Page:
1500-1799 | Burning towns and cities | Collective punishments | Punitive operations | United States


John Newton – print of the Burning of Falmouth – c. 1782 –
Library of Congress via Wikimedia

17 OCTOBER 1775

On 6 October 1775, a squadron of Royal Naval ships, commanded by Captain Henry Mowat, sailed from Boston. Vice Admiral Samuel Graves ordered Mowat to discipline coastal towns deemed sympathetic to the American Revolutionary cause, which earlier that year had erupted into a full scale war against the tyranny of British colonial rule. On 16 October, the British ships anchored off Falmouth, a small lumber trade port with a population of 2,000.

The townsfolk showing no attempt at resistance, Mowat dispatched an officer with a proclamation that explained that he had received orders ‘to burn all the towns from Boston to Halifax,’ since the people had ‘been guilty of the most unpardonable Rebellion.’ His Majesty’s ships were now duly required to ‘execute a just Punishment.’1 As darkness fell, householders hurriedly attempted to pack all their valuables. However, there was insufficient transport available to enable a speedy evacuation and when at about 9.30 am the following morning the British navy opened fire, many of the town’s residents were still in their homes.

During the next nine hours, a total of 3,000 projectiles rained down on the town. One witness recalled the ‘wanton destruction the missiles immediately wrought. They crashed through the warehouses, they plowed up the streets, they cut off the limbs of the trees, they sank the shipping, they set fire to the dwellings.’ The oxen, pulling the overloaded carts of those still attempting to flee with their possessions, were petrified ‘by the smoke and report of the guns,’ and ‘ran with precipitation over the rocks, dashing every thing in pieces, and scattering large quantities of goods about the streets.’2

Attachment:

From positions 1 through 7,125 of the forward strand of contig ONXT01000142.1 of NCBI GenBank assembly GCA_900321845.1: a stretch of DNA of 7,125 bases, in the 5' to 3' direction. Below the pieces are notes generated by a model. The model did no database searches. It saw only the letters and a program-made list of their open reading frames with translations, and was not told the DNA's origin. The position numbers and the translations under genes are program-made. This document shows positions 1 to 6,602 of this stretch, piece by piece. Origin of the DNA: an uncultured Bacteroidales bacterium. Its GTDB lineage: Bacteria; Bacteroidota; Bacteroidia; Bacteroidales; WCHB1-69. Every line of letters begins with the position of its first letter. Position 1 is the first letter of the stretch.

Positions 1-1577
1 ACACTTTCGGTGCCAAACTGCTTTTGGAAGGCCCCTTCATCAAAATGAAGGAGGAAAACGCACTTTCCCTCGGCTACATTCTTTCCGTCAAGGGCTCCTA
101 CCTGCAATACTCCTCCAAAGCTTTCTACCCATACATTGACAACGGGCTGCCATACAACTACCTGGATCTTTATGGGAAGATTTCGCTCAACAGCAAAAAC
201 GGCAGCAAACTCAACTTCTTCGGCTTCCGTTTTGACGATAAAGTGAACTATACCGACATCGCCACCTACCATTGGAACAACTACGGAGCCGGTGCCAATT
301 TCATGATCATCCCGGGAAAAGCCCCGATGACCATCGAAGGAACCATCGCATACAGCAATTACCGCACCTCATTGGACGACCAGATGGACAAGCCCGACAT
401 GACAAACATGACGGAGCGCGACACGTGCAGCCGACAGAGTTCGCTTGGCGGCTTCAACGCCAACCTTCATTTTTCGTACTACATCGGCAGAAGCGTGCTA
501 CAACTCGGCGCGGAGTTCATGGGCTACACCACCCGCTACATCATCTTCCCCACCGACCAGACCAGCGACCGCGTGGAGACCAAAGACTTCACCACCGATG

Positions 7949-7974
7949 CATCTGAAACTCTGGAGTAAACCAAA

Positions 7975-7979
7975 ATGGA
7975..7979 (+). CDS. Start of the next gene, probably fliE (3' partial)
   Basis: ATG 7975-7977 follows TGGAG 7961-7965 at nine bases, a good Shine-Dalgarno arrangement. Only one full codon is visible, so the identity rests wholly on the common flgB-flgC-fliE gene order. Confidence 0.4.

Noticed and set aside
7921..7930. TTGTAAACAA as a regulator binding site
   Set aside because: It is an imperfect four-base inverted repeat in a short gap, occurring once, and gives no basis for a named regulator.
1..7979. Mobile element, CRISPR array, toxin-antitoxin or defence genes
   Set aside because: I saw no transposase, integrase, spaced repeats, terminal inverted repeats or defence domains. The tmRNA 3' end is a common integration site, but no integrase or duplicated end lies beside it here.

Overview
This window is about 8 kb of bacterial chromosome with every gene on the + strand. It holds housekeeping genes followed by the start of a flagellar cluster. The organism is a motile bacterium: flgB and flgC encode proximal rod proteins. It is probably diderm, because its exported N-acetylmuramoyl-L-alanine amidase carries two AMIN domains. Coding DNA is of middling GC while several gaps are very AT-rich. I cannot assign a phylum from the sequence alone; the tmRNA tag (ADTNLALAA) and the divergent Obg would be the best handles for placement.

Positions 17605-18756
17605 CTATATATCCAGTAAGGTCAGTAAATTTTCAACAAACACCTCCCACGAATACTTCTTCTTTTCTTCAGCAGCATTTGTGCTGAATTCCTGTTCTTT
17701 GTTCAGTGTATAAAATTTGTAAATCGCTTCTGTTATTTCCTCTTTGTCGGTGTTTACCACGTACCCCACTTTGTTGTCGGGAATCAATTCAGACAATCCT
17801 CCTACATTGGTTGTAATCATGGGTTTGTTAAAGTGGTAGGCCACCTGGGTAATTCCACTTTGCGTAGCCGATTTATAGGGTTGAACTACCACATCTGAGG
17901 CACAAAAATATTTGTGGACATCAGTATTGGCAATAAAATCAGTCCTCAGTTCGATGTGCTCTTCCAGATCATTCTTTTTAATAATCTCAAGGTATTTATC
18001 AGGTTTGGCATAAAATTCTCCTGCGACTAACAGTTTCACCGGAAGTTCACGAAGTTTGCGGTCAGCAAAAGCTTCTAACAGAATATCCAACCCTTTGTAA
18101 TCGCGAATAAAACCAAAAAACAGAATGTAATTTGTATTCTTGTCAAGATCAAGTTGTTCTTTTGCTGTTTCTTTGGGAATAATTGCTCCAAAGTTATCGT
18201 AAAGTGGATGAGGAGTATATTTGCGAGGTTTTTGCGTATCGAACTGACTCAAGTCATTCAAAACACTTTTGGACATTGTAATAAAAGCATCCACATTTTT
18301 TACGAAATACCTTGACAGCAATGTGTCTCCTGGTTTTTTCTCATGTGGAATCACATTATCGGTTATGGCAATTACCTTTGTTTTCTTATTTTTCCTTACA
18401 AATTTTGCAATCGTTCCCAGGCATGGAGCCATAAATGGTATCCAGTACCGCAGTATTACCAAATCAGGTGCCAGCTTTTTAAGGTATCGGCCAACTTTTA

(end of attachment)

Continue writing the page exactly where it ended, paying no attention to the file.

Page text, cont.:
Observing the destruction, Mowat was anxious that the southern section of the town was not burning easily, so he sent men ashore to torch the storehouses. The fires from these soon merged with others generated by the shelling and engulfed most of the remaining buildings. Mowat’s logbook noted that they still raged the following morning. Three quarters of the town was left a smoking ruin. Hardly a wharf or shop survived the inferno and hundreds of Falmouthians faced the prospect of a harsh winter in which temperatures might sometimes plummet to 19 C below zero, with no prospect of employment nor even a roof over their heads. The indiscriminate destruction, described by George Washington as ‘an outrage exceeding in barbarity and cruelty every hostile act practiced among civilised nations,’ only served to harden anti-British sentiments.3


  1. Pearson Jones, A letter from Falmouth, 16 October 1775, ‘Saturday’s and Sunday’s Posts: America, The Manchester Mercury, 26 December 1775, p. 2 and Holger Hoock, Scars of Independence: America’s Violent Birth, Crown, New York, 2017, p. 86.
  2. Holger Hoock, op. cit., pp. 86-87.
  3. Jared Sparks ( editor ), The Writings of George Washington, Little Brown and Company, Boston, 1858, Volume III, p. 129.

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